DailyAfirmation (dailyafirmation) wrote,
DailyAfirmation
dailyafirmation

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A lost colleague, a staff meeting, a working lunch, and a night in...

A person who works on our organization died this past week from cancer. She was the founder of the NC Triangle Affiliate of Susan G. Komen for the Cure, which last year was recognized as the top Komen affiliate in the world. She had survived breast cancer for 21 years, but was diagnosed with lymphoma last year. A week after the 12th annual Race for the Cure last June, doctors discovered the cancer had invaded her brain.

In the first year that she brought the race here, about 2,500 people participated, raising roughly $100,000. Last year, nearly 24,000 people participated, raising more than $2 million.

There was an article in the News & Observer about her, but the impetus for including this here has to do with her obituary. I work with someone who signed Jeanne's online obituary with these sentiments, which I think are incredibly sweet and touching:

Jeanne was truly an inspiration to so many. During the 25+ years that I've known Jeanne, she was more than a co-worker and employee—she was a true friend and will be missed dearly. We worked on the same hallway for many, many years and would always be the last to leave. If she left first, she would stop by my office and say "It's time for you to go home" and vice versa. Jeanne was and is always encouraging, uplifting, displaying a positive attitude, and smiling. My prayers are with her loved ones. She will forever be in our hearts. "Jeanne, it's time for you to go home."

Mardecia Bell (Garner, NC)

Mardecia is an incredibly nice person, as you can probably surmise yourself.



In some e-mail exchanges between members of our recently formed salon, one of the members referenced this great story from NPR's This I Believe series on January 12, 2009:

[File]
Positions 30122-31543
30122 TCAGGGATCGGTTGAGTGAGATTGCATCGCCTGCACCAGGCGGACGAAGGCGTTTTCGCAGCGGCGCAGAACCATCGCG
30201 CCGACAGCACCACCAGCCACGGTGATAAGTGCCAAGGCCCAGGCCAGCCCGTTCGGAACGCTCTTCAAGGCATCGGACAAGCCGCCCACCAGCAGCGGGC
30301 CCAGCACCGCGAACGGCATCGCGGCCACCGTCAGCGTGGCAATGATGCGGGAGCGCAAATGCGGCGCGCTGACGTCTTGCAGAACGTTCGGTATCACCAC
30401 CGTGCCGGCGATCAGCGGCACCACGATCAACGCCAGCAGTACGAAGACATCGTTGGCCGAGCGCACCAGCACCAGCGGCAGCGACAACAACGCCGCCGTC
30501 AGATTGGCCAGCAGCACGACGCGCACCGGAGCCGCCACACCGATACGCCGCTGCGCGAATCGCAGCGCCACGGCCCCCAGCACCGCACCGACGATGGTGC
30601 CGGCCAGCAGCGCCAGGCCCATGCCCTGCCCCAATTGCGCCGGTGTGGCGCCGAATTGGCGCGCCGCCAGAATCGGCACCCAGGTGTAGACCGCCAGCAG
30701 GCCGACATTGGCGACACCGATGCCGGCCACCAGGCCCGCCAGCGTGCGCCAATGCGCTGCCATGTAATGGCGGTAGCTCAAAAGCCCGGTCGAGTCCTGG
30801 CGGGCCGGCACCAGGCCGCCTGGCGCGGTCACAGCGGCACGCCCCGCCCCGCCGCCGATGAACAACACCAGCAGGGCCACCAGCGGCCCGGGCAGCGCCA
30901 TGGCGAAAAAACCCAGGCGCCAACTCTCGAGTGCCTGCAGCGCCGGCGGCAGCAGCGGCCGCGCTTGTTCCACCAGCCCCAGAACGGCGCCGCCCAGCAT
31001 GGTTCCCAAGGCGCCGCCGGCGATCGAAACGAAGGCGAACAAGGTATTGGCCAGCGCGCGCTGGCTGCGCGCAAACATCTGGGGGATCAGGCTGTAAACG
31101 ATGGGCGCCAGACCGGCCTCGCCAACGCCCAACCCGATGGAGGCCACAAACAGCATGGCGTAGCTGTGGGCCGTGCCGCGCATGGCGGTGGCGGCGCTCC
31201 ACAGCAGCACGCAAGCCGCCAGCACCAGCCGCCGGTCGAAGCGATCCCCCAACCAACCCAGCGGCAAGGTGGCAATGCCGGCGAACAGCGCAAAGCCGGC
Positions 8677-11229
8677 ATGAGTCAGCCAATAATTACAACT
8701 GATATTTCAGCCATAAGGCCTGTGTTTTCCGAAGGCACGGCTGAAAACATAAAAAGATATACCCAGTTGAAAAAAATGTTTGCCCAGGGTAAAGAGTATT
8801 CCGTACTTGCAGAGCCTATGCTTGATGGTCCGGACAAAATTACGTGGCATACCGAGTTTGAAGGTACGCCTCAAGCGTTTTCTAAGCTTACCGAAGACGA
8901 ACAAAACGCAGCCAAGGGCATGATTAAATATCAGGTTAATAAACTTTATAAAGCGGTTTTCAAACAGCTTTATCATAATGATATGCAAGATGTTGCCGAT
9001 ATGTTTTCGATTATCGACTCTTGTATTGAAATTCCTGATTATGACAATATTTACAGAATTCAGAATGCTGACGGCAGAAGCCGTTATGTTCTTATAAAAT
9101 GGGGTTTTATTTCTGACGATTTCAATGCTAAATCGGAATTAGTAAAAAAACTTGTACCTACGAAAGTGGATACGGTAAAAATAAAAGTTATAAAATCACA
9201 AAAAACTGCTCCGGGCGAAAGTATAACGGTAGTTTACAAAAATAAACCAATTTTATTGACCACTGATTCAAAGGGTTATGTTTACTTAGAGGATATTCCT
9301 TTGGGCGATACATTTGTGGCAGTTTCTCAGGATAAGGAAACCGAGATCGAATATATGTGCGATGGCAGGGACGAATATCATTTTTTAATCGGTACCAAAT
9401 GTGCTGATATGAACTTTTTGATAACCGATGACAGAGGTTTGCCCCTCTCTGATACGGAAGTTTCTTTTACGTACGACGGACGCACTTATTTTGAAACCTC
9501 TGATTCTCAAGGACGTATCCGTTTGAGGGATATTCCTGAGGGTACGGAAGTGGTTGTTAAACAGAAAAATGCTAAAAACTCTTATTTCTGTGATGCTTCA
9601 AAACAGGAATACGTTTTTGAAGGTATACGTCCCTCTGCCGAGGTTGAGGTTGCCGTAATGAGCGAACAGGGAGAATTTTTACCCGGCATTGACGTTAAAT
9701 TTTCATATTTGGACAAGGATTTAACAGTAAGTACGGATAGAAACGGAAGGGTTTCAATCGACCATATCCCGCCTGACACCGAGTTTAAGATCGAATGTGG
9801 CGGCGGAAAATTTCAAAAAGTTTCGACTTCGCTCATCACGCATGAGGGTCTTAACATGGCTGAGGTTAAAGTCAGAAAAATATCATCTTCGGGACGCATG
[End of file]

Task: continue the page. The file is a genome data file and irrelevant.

Inviting the World to Dinner
Every week for the past 30 years, I've hosted a Sunday dinner in my home in Paris. People, including total strangers, call or e-mail to book a spot. I hold the salon in my atelier, which used to be a sculpture studio. The first 50 or 60 people who call may come, and twice that many when the weather is nice and we can overflow into the garden... [What a great way to facilitate diversity. Click on the heading to read the rest of the quite remarkable story. Once there, you can alternately click on the "Listen Now" button to have the story read to you.]



We had our monthly staff meeting at the level of my boss's boss, which includes about 20-25 people. I was the facilitator of the meeting, which was lightly attended for various and sundry reasons.



I had lunch with my officemate and team member, Rhonda, and my manager, Jude. We ate at Neomonde and Jude treated. It was my first time there, and I loved it. I had some eggplant lasagna, some cabbage salad, tzatziki, and two pita breads, upon which I smeared the tzatziki. Yum!

It was a working lunch—as we had a team meeting after finishing eating. I really enjoyed the social time during lunch, during which, among other things, we talked about obituaries.



At about 2:00 or 2:30, back at the office, I shifted into hype-productive mode, and stayed at work until 9:00 finishing up on an edit of a website that someone asked me to take a look at a couple of weeks ago. It's one of those things in what Covey calls the "important but not urgent quadrant," which are the ones that typically get brushed aside for the things in the ever-popular and demanding "urgent but not important quadrant" items.



I had intended to check out Trailer Park Prize Night tonight, but once my late dinner was wrapped up and it was already 10:30, I decided just to stay in and relax. And that's what I did.
Tags: obituaries, salons, work
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